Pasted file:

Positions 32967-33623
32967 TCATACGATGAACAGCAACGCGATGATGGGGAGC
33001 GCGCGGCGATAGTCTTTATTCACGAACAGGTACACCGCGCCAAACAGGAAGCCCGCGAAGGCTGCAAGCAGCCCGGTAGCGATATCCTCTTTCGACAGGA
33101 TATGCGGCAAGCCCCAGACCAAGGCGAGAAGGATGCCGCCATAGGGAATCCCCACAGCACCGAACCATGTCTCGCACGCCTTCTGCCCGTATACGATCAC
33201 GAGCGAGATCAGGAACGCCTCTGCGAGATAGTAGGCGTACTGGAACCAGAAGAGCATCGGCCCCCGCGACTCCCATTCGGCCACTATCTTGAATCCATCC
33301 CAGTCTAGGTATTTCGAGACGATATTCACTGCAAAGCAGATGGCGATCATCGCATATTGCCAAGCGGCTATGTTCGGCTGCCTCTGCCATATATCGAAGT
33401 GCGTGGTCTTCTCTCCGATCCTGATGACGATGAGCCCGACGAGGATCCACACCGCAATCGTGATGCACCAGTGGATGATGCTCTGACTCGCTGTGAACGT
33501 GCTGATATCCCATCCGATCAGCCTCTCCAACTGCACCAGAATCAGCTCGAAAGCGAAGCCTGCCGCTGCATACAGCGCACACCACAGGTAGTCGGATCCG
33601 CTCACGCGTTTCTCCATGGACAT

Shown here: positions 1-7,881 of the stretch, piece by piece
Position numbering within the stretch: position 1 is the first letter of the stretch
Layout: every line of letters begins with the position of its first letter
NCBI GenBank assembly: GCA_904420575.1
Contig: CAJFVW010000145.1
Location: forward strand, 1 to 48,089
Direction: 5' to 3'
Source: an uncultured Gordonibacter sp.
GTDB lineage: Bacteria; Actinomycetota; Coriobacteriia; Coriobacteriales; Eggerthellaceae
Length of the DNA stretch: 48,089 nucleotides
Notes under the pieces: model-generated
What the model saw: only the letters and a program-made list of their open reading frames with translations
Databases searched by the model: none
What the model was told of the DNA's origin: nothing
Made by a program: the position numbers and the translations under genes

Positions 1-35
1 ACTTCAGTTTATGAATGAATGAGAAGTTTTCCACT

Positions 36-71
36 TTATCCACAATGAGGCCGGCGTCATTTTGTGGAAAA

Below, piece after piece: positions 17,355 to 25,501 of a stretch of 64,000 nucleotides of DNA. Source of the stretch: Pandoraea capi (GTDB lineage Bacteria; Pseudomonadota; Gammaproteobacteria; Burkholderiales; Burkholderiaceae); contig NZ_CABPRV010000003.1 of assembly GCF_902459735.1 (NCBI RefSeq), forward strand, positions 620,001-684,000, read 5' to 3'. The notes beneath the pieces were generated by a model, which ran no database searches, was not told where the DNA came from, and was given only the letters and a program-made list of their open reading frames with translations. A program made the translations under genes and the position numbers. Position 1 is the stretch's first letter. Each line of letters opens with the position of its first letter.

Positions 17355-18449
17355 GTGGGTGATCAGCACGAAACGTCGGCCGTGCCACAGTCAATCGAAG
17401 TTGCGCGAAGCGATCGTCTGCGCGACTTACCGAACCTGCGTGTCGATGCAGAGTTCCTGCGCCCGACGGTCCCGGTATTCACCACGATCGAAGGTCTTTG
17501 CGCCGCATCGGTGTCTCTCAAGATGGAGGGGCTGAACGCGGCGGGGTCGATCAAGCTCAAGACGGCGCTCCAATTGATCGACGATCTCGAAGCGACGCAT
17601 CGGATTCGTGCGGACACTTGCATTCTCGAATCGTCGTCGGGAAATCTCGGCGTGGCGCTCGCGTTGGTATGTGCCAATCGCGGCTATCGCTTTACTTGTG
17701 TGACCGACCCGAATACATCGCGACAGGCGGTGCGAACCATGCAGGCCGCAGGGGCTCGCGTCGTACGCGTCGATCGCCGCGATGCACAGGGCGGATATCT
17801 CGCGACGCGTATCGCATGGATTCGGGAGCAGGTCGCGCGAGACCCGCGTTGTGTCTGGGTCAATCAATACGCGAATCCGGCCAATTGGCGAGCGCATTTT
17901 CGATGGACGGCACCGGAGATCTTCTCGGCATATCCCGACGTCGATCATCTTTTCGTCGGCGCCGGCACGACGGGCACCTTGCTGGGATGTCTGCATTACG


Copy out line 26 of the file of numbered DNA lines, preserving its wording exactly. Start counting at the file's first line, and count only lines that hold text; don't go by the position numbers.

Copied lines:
1 ACTTCAGTTTATGAATGAATGAGAAGTTTTCCACT